• Kyle says:

    The Vitruvius library has been incredibly easy to use so far in our project to combine Kinect gesture detection with HoloLens. I don’t think it can be simplified more than Vangos has done. I highly recommend it.

  • Tony says:

    Hello! I’ve purchased the premium version and am trying to follow this tutorial, and imported the packages to Unity. However, I cannot find the free models anywhere, just something called “Codeman.” Where should I be looking? (If it’s worth noting, I don’t have Unity Pro, although it doesn’t seem like anything bad has happened yet).

  • hi can i use my own models with this plugin

    • Yes! Any rigged humanoid model can be used with the plugin.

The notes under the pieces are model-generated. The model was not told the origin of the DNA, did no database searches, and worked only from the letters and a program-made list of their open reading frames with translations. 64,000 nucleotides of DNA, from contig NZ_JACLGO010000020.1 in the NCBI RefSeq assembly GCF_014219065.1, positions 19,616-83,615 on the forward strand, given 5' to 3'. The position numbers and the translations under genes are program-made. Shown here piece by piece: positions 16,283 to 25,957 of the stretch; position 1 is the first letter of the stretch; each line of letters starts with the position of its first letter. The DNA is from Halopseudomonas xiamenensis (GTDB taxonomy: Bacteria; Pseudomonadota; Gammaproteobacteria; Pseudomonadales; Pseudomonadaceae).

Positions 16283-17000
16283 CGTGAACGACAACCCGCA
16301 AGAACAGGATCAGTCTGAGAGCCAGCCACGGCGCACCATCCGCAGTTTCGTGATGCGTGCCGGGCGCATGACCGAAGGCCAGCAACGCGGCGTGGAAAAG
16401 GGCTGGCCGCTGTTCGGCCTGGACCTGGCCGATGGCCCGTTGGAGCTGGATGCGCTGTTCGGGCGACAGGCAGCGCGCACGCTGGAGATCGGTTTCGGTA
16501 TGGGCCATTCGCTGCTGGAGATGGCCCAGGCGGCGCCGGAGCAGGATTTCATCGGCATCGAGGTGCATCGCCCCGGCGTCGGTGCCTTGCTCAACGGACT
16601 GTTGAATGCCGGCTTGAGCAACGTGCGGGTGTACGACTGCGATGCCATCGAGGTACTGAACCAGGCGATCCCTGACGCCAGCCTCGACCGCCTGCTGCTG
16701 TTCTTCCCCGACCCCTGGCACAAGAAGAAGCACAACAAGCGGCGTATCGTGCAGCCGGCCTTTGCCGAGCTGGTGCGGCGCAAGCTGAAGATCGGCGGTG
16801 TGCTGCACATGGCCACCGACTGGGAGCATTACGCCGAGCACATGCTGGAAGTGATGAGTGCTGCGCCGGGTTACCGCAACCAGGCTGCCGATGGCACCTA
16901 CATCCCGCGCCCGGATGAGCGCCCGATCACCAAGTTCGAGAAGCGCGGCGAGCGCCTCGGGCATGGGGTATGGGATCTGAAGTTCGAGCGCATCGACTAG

• hi before i buy that,i have some Questions :
        1. is Avateering updated for Unity Version 2019.1.1f1?
        2. do i have an option to use spine bone instead of root bone, i dont like the full avatar Transform with Root bones, looks bad like my tests at least(
        3. is it scaled to avatar size, so can i control small characters without any ultra long arms and legs?
        4. i like your Project, do you still improve it? when did you changed your code at least?
        5. can i use it for commercial ?

  • ian says:

    hello, i have got a academic version of avateering, any suggestion to use in multiplayers?

    • Hello Ian. The Avateering sample included in the Academic version can be used in multiplayer scenarios. All you need to do is use a different Body object as an argument:

      Body b1 = frame.BodyData.Left();
      Body b2 = frame.BodyData.Right();


  • emma says:

    I want to program the visualisation of X,Y and Z of a joints on a able and visualizing them in curves
    how can i do that?
    I’m beginner and I WANT HELP